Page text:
The Federal Circuit’s ruling also shows a pro-competition stance by the court, according to those in the intellectual property field. If Chippendales had been allowed to trademark Cuffs and Collar as inherently distinctive, the decision may have opened the door for the registration of a wide variety of costumes, putting a chilling effect on competition.
“If you were the only adult entertainer who could have a police uniform, think of the monopoly you would have,” Liss says.
U.S. Supreme Court review planned
The Supreme Court will consider whether the standard of proof for patent invalidity used in a record-breaking patent infringement judgment against Microsoft Corp. should have been the well-established “clear and convincing evidence” standard or a lower standard.
The case is widely thought to be the most important the Supreme Court has reviewed in years.
Companies that are anxious to fend off what they consider frivolous patent infringement suits are keenly interested in the Supreme Court’s decision. After Microsoft appealed to the Supreme Court, a number of high-profile businesses, including Apple, Dell, Facebook and Intel®, asked the court to review the case.
The dispute began in 2007 when Toronto-based i4i Corp. accused Microsoft of infringing on its patent for text manipulation software in two versions of Word, Microsoft’s word processing software. In its defense, Microsoft argued that the patent was invalid because the technology was already in use when i4i applied for its patent; the invalidity information, however, was not before the U.S. Patent and Trademark Office (PTO) when the patent was granted.
A jury in the U.S. District Court for the Eastern District of Texas awarded i4i $290 million after finding Microsoft had infringed on i4i’s patent. The Federal Circuit agreed with the lower court’s ruling, making the $290 million judgment against Microsoft the largest patent infringement verdict upheld on appeal.
The Federal Circuit and the lower court used the “clear and convincing” evidence standard when deciding whether i4i’s patent was valid, but Microsoft argues that standard should be lower, particularly since the PTO did not consider the invalidity information when granting i4i’s patent.
Princo v. ITC ruling takes positive view of patent package licensing
Those who are looking to create patent package licenses with industry competitors can draw helpful guidance on what constitutes patent misuse from the U.S. Court of Appeals for the Federal Circuit’s recent decision in Princo Corp. v. ITC.
The en banc ruling capped a lengthy case that stemmed from a dispute between Princo and U.S. Philips Corp. over a group of patents that Philips had licensed to Princo. The Federal Circuit found that Philips’ actions did not violate the patent misuse doctrine, using the limited interpretation of the doctrine that is typically applied in other patent misuse cases.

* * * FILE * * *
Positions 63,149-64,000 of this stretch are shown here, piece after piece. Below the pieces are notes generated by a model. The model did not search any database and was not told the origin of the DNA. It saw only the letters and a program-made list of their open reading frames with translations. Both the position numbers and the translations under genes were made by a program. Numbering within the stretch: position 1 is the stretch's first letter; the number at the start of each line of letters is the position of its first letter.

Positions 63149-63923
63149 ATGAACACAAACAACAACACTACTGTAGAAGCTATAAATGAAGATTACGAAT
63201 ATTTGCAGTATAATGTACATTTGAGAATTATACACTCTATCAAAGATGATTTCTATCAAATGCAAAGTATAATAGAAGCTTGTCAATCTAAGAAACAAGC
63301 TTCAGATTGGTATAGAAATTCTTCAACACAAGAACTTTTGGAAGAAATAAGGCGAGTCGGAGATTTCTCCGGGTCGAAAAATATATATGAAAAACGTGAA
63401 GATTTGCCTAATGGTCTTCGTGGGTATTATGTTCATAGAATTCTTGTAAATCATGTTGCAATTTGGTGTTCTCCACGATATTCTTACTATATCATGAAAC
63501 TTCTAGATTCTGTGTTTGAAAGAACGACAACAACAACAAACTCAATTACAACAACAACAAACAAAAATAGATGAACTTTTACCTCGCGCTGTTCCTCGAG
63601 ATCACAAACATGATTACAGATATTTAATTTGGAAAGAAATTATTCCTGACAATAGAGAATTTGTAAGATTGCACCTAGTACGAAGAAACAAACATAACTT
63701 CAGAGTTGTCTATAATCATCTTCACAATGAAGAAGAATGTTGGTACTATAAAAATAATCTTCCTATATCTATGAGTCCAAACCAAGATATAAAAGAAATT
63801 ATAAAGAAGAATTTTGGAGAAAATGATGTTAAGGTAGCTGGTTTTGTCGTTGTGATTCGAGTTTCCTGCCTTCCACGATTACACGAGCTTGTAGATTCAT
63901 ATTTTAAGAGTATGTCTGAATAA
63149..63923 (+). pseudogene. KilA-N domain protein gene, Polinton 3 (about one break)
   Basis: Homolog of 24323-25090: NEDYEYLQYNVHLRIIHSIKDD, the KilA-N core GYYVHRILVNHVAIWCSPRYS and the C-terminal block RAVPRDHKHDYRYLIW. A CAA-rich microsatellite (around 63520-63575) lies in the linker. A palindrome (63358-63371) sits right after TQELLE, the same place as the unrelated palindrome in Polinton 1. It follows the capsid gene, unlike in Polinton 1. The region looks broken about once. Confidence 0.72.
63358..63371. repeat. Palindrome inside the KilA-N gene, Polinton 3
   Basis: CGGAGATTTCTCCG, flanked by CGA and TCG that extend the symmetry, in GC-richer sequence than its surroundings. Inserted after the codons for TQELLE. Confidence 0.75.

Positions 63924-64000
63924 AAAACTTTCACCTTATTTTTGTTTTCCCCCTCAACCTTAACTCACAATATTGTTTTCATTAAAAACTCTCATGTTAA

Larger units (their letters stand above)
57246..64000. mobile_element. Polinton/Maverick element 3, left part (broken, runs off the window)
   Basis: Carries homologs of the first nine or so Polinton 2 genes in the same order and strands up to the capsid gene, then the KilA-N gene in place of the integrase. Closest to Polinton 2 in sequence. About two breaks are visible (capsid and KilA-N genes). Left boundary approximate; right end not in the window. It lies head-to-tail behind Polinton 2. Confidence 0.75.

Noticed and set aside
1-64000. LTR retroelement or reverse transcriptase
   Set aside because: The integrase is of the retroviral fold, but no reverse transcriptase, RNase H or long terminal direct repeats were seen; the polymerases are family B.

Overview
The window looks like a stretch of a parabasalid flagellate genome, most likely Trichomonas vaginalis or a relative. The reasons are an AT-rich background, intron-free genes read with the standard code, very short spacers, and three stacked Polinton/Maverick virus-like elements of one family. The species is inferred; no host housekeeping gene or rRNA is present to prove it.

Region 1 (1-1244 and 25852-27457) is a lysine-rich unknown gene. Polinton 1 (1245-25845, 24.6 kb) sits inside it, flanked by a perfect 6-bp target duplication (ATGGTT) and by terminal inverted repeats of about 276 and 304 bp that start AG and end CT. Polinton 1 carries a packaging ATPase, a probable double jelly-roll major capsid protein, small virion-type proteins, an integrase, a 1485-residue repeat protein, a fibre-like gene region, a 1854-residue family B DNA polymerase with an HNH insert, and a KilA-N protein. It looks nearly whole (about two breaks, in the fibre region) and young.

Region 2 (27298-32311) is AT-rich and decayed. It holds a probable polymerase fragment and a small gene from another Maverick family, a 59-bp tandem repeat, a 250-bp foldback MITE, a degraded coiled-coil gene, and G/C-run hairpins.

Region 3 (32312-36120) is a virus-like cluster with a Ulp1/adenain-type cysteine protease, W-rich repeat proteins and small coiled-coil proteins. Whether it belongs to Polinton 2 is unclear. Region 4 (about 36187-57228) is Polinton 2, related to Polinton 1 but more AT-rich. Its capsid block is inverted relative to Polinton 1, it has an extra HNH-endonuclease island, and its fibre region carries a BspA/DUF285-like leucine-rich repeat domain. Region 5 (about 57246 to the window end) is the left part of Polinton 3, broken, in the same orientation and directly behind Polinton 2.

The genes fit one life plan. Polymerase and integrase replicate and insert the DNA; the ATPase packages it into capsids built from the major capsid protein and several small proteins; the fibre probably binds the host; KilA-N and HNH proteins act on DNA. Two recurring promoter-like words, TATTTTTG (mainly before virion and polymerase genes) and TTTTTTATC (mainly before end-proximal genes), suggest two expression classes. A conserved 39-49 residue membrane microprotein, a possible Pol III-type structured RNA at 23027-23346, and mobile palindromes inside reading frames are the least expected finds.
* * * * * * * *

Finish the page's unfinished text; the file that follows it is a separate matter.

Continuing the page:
“It is a good summary of the law of patent misuse,” says John Kozak, a member in Leydig’s Chicago office. “This is not a decision that is pushing the boundaries.”
In the 1980s and 1990s, Philips had worked with Sony to develop a series of industry standards for recordable and rewritable CDs that were later packaged in a patent license known as the “Orange Book.” During the development, Philips and Sony had each created and patented positioning technology for CDs. While both the Philips and Sony positioning patents were included in the Orange Book, Philips’ patent was considered the industry standard.
Princo later bought a license for the Orange Book package, but soon stopped paying licensing fees to Philips. When Philips sued Princo for patent infringement, Princo accused Philips of patent misuse.
Although Princo gave several reasons for believing Philips engaged in patent misuse, the en banc ruling focused on the issue of whether an alleged agreement between Philips and Sony to not separately license Sony’s positioning patent amounted to patent misuse.
Patent misuse has been defined through previous cases as using a patent to force a licenser to pay for more than what is covered in the patent, either by adding nonpatented items to the agreement or extending the license beyond the term of the patent.
Courts have been reluctant to expand the definition of patent misuse to cover other kinds of actions, as has Congress, which passed a law defining specific actions that are not patent misuse. In the Princo case, the Federal Circuit decided that an alleged collateral agreement between Philips and Sony to suppress licensing of Sony’s patent was not patent misuse.
The Federal Circuit also found that Philips and Sony did not violate antitrust laws when creating the Orange Book patent package because Sony’s patented positioning technology was not a viable competitor to the Philips patented technology. In its ruling, the court recognized the benefits of using patent package licenses to foster new development, an encouraging sign for businesses that want to collaborate on research and development with industry competitors.